Court of Appeals


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Title Date Decided Ruling
APPLICATION OF CRAMER August 21, 2012 Denying Admission
APPLICATION OF WORTHINGTON November 10, 1994 Other Rulings
APPLICATION OF JEB F. May 31, 1989 Denying Admission
APPLICATION OF JAMES M. June 7, 1988 Denying Admission
APPLICATION OF J.L.L. November 7, 1985 Granting Admission
APPLICATION OF ROBERT C. April 12, 1985 Granting Admission
APPLICATION OF GEORGE B. November 1, 1983 Denying Admission
APPLICATION OF DAVID H. [2nd Ruling] October 27, 1982 Granting Admission
APPLICATION OF MARIA C. October 26, 1982 Granting Admission
APPLICATION OF HOWARD C. November 2, 1979 Granting Admission
MATTER OF DAY October 10, 1975 Other Rulings
EDMONDS v. WEBB April 19, 1943 Denying Admission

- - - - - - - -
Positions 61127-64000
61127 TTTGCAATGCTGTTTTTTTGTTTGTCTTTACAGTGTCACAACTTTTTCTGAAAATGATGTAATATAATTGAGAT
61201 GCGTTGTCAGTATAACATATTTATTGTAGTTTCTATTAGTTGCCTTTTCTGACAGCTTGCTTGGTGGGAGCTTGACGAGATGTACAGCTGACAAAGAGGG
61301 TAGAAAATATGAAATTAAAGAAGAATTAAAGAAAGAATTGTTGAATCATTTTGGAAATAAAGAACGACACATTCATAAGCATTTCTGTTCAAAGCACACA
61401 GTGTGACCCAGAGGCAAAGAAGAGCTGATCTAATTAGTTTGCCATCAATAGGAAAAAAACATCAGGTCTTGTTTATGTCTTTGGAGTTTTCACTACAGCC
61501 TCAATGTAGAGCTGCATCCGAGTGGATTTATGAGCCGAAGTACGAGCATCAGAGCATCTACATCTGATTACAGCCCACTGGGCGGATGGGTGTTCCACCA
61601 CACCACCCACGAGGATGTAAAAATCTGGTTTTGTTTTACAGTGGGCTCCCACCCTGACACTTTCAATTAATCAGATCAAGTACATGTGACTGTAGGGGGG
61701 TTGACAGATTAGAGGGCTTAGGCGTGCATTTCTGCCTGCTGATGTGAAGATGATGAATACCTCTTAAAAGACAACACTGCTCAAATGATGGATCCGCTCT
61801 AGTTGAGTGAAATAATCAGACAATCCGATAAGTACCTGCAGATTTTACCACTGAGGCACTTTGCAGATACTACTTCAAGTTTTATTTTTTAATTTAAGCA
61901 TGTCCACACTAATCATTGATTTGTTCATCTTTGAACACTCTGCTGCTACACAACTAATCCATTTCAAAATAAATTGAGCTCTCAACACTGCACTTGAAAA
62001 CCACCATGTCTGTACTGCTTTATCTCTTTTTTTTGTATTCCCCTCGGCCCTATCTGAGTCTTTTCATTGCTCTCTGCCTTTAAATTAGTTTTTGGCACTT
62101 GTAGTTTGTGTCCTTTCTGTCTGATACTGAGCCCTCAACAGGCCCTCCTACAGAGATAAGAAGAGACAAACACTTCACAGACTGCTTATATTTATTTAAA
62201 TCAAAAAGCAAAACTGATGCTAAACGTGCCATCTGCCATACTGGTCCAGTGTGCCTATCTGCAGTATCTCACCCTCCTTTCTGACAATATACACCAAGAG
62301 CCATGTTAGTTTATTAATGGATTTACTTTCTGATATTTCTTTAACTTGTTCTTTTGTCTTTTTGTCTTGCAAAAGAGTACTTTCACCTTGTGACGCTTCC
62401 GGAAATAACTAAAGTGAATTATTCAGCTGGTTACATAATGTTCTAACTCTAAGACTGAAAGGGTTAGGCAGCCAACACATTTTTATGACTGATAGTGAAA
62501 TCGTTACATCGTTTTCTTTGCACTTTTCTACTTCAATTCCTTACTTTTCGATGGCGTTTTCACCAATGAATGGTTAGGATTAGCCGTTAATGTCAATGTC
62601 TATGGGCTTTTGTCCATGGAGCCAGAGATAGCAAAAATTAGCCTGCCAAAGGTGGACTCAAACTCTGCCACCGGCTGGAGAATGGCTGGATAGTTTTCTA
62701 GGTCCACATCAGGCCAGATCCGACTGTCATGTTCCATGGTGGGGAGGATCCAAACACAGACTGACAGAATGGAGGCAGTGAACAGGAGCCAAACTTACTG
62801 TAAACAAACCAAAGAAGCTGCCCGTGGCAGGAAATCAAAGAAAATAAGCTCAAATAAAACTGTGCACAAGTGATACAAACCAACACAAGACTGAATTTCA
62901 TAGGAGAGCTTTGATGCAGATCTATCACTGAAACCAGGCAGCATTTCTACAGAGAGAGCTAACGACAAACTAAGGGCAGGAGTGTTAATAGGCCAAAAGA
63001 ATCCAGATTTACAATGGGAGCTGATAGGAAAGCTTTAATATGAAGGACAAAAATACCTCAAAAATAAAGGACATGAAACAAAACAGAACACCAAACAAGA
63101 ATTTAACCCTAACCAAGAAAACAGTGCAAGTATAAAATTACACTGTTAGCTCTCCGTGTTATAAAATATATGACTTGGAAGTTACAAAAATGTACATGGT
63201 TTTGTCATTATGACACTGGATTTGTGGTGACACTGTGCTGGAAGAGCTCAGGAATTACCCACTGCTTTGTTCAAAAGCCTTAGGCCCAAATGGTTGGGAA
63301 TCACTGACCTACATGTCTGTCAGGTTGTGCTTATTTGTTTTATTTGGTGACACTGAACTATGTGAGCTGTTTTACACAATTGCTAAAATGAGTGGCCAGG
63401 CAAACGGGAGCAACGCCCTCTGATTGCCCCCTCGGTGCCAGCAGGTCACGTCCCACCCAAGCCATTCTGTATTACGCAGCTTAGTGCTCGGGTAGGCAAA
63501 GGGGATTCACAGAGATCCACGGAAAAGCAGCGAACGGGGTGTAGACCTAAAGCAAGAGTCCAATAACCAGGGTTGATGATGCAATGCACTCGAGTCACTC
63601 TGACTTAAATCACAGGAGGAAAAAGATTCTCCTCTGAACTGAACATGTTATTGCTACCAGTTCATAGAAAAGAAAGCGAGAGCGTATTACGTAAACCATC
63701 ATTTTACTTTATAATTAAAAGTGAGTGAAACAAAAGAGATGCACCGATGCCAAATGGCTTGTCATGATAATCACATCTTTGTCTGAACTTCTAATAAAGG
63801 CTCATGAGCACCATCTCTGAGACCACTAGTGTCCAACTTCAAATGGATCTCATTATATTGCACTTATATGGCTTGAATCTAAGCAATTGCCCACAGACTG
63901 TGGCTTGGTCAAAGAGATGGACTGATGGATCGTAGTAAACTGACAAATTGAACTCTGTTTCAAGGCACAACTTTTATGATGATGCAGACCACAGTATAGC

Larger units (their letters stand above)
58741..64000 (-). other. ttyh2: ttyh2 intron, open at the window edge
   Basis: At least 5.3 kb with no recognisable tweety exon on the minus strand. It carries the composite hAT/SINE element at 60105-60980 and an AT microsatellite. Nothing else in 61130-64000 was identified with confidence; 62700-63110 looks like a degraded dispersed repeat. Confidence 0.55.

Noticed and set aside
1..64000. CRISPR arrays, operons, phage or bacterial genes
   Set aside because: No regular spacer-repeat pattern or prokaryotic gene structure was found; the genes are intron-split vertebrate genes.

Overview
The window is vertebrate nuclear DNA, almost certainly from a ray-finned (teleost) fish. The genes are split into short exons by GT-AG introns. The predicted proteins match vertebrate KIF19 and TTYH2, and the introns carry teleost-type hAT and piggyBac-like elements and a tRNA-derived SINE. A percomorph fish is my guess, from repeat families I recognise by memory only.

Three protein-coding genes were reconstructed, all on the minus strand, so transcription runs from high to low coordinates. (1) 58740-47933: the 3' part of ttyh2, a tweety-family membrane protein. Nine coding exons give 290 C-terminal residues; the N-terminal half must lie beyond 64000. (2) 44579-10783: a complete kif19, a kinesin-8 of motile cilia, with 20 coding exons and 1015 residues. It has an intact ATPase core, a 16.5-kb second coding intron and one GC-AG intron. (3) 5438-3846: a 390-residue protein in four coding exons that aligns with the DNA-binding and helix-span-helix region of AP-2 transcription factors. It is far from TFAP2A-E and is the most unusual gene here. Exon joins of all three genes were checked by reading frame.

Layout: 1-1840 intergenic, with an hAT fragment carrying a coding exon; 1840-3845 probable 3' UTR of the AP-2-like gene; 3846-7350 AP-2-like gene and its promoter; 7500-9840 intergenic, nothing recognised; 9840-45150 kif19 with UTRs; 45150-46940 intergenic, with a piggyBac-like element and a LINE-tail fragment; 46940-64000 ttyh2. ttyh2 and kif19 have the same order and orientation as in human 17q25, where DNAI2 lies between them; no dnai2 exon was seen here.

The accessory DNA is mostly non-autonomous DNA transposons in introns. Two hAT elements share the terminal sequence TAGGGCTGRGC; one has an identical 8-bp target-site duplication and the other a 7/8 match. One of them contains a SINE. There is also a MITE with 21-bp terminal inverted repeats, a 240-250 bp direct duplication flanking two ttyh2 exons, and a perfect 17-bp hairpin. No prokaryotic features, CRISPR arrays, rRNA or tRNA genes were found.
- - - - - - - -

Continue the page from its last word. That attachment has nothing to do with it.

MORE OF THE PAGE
When the Maryland Board of Law Examiners, DC Bar Committee on Admissions, or any character committee questions your character and fitness for bar admission, bar applicants should retain an attorney to assist in disclosing information relevant to character and fitness, to guide them through the bar admissions process, and to represent applicants in character committee hearings and in hearings before the Court of Appeals to determine whether they are fit to practice law. Character and fitness concerns may arise in connection with prior criminal convictions, academic dishonesty and honor code violations, addictions, drunk driving, neglected debts, and a failure to disclose material information on law school applications or on bar applications. If you have a history of misconduct, traffic citations, crimes, arrests and other facts to disclose in response to the character portion of the Maryland Bar Application or the DC Bar's NCBE application, you should strongly consider retaining bar admissions counsel if you want to avoid denial of a law license and get a license to practice law. This is even true for applicants for admission to law schools as these applications ask similar questions about character. A failure to disclose facts material to your admission could result in a denial of bar admission.

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